A few years ago, Bill Murray attended a concert in New York City's Central Park. When the show ended, Murray walked east toward his car. By the time he reached the parking garage, 50 people were dodging traffic to keep up with him. "What's amazing was that Bill was interacting with all of them," says Wes Anderson, Murray's director on three movies, including his latest, The Life Aquatic with Steve Zissou. "He was leading this hilarious roving mass conversation. It was like street theater. I can't think of anybody else who would a) inspire people to walk with him for 14 blocks and b) find a way to make it a participatory experience."
Murray, 54, usually attracts a crowd when he's out in public, and he admits that he is probably at his funniest and often at his happiest in the spontaneous moments when he is reacting to people reacting to him. "There's a lot of goodwill out there," says Murray. "Sometimes I walk down the street, and I feel like the mayor of New York. Better. A lot of people don't like the mayor." At the same time, Murray has his limits. "That sweet and generous side of Bill is 100% real," says Dustin Hoffman, who gave Murray his first major dramatic role (over the objections of director Sydney Pollack) in 1982's Tootsie. "But he's a tough, working-class guy, and he has a very strong sense of right and wrong. I don't know how it works, but if you mess with it, well, he would have done very well in Golden Gloves had he chosen to go that route."
All great comedians begin their career leading audiences around by the nose, but over the years, one of two things tends to happen: the comedian either self-destructs (as in the case of Murray's fellow Second City alums John Belushi and Chris Farley) or, worse, the power shifts, and the comedian finds himself chasing after the audience. "There are a lot of people in this field who are extraordinarily needy," says Lorne Michaels, executive producer and a creator of Saturday Night Live. "It's a very hard thing not to give an audience what they want, and it's so easy, so gratifying to give in. But if Bill has neediness in him, he's always kept it a secret. That's why other performers admire him so much. He never gives in."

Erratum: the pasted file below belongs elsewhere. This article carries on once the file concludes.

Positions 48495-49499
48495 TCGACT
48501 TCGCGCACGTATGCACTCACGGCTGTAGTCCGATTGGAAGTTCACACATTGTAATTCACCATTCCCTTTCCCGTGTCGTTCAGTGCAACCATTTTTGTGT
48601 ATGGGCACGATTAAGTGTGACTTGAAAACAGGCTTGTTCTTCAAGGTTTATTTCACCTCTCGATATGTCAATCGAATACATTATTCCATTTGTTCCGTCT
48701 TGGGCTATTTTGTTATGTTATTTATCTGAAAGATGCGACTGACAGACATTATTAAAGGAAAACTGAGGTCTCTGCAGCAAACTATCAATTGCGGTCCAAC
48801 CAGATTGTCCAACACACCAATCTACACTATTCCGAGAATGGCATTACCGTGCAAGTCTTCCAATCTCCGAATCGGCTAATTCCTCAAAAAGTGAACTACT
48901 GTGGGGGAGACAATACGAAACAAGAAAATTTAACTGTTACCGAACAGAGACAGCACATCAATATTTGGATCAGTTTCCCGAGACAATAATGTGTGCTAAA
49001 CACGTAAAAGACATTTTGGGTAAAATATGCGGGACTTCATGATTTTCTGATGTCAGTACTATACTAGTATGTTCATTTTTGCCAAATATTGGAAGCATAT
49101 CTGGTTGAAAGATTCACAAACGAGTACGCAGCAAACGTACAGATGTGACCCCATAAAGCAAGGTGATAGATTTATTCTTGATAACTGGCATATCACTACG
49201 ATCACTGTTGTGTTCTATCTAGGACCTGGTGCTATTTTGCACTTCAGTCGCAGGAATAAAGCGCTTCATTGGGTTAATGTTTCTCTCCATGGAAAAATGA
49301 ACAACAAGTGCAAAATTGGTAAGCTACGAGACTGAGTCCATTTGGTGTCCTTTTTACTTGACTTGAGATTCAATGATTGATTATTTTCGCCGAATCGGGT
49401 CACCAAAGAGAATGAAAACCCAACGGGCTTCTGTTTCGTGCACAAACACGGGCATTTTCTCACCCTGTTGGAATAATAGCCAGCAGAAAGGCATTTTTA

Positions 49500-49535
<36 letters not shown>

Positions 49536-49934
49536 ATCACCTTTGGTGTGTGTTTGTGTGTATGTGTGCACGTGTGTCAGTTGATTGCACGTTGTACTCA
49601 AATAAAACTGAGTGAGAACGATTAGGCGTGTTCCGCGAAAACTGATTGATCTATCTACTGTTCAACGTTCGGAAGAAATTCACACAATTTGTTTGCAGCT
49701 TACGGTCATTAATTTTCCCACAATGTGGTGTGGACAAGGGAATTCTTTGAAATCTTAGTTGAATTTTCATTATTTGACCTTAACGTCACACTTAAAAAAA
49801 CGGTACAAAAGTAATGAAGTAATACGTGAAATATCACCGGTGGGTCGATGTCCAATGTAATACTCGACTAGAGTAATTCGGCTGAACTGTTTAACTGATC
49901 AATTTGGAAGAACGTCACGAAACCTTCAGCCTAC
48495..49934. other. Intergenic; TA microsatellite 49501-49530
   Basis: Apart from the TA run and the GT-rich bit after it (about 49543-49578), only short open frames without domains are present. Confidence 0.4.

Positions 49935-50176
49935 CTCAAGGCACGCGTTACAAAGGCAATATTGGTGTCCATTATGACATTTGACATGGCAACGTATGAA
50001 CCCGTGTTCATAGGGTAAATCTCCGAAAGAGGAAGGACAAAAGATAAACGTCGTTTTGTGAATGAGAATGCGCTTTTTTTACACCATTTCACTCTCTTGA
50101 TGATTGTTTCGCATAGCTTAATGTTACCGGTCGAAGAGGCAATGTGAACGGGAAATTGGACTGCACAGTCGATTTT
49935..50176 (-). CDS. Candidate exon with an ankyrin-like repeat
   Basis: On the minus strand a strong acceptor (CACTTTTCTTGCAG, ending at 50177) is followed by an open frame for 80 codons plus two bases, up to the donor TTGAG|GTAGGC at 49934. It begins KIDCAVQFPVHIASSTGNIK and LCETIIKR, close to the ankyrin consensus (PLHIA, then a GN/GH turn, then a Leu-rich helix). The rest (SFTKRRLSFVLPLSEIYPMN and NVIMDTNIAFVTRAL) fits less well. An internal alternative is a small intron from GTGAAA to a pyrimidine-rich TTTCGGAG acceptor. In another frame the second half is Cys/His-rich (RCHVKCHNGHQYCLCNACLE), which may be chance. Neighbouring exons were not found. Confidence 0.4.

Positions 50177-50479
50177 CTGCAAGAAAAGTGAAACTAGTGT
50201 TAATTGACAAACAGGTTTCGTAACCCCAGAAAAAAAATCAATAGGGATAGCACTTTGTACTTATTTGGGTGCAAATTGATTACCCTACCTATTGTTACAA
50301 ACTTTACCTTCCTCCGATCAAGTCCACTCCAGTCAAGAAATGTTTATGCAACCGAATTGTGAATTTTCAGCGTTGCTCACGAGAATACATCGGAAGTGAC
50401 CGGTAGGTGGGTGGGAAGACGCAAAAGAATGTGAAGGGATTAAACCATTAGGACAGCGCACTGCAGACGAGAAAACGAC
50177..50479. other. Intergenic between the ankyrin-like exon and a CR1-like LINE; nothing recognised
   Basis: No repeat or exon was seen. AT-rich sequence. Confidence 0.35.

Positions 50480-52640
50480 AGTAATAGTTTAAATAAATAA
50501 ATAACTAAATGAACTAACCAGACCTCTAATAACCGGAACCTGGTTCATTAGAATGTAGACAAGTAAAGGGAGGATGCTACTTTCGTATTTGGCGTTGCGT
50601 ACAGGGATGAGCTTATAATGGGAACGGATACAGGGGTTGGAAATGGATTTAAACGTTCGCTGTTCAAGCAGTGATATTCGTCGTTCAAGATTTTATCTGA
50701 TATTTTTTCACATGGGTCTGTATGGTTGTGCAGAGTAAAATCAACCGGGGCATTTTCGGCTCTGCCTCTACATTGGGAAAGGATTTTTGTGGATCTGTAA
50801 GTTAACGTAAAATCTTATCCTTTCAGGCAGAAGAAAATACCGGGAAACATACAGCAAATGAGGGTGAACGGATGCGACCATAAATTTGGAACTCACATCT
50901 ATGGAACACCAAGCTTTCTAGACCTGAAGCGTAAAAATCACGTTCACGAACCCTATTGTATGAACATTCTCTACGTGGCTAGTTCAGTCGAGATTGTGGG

The wisdom of that strategy has recently become self-evident. While Eddie Murphy toils in kids' movies, Steve Martin keeps remaking his remake of Father of the Bride and Robin Williams plays psychopaths as restitution for the saccharine sins of his Patch Adams period, Murray has not only remained funny but has transcended funny. The man who taught a generation how to rebel with a smirk in Meatballs, Stripes and Ghostbusters has forsaken easy laughs and giant paychecks to play a series of sad, complicated characters like Herman Blume, the lonely industrialist in Anderson's Rushmore; Bob Harris, the fading movie star in Sofia Coppola's Lost in Translation; and now Steve Zissou, the dreamy, arrogant, incompetent but good-hearted oceanographer in The Life Aquatic. "Before," says Hoffman, "he was masking his depth--or at least shrouding it--with comedy. Now if the comedy isn't there, he allows us to see his nakedness."